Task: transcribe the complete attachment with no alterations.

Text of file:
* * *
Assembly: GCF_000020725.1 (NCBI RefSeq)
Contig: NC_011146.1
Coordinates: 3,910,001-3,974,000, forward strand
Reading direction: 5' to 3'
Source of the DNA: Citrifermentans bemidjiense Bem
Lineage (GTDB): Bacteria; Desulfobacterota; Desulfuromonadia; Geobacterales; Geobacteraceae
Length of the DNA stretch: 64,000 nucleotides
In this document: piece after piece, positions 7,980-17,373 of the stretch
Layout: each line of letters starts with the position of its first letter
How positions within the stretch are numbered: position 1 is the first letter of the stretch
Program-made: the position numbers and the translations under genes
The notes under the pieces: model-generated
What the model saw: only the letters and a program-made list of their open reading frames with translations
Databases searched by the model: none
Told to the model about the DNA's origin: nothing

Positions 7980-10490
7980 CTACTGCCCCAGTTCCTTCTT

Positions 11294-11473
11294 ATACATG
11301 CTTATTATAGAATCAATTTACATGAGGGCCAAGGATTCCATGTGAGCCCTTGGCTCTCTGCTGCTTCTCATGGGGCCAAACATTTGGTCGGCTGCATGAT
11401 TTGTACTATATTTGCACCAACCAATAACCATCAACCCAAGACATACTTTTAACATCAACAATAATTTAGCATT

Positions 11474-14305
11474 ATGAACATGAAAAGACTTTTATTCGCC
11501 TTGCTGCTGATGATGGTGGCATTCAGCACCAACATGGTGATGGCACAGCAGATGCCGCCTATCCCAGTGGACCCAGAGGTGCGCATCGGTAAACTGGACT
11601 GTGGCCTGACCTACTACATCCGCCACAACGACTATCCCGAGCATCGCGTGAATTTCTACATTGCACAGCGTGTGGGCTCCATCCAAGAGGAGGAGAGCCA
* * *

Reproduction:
Assembly: GCF_000020725.1 (NCBI RefSeq)
Contig: NC_011146.1
Coordinates: 3,910,001-3,974,000, forward strand
Reading direction: 5' to 3'
Source of the DNA: Citrifermentans bemidjiense Bem
Lineage (GTDB): Bacteria; Desulfobacterota; Desulfuromonadia; Geobacterales; Geobacteraceae
Length of the DNA stretch: 64,000 nucleotides
In this document: piece after piece, positions 7,980-17,373 of the stretch
Layout: each line of letters starts with the position of its first letter
How positions within the stretch are numbered: position 1 is the first letter of the stretch
Program-made: the position numbers and the translations under genes
The notes under the pieces: model-generated
What the model saw: only the letters and a program-made list of their open reading frames with translations
Databases searched by the model: none
Told to the model about the DNA's origin: nothing

Positions 7980-10490
7980 CTACTGCCCCAGTTCCTTCTT

Positions 11294-11473
11294 ATACATG
11301 CTTATTATAGAATCAATTTACATGAGGGCCAAGGATTCCATGTGAGCCCTTGGCTCTCTGCTGCTTCTCATGGGGCCAAACATTTGGTCGGCTGCATGAT
11401 TTGTACTATATTTGCACCAACCAATAACCATCAACCCAAGACATACTTTTAACATCAACAATAATTTAGCATT

Positions 11474-14305
11474 ATGAACATGAAAAGACTTTTATTCGCC
11501 TTGCTGCTGATGATGGTGGCATTCAGCACCAACATGGTGATGGCACAGCAGATGCCGCCTATCCCAGTGGACCCAGAGGTGCGCATCGGTAAACTGGACT
11601 GTGGCCTGACCTACTACATCCGCCACAACGACTATCCCGAGCATCGCGTGAATTTCTACATTGCACAGCGTGTGGGCTCCATCCAAGAGGAGGAGAGCCA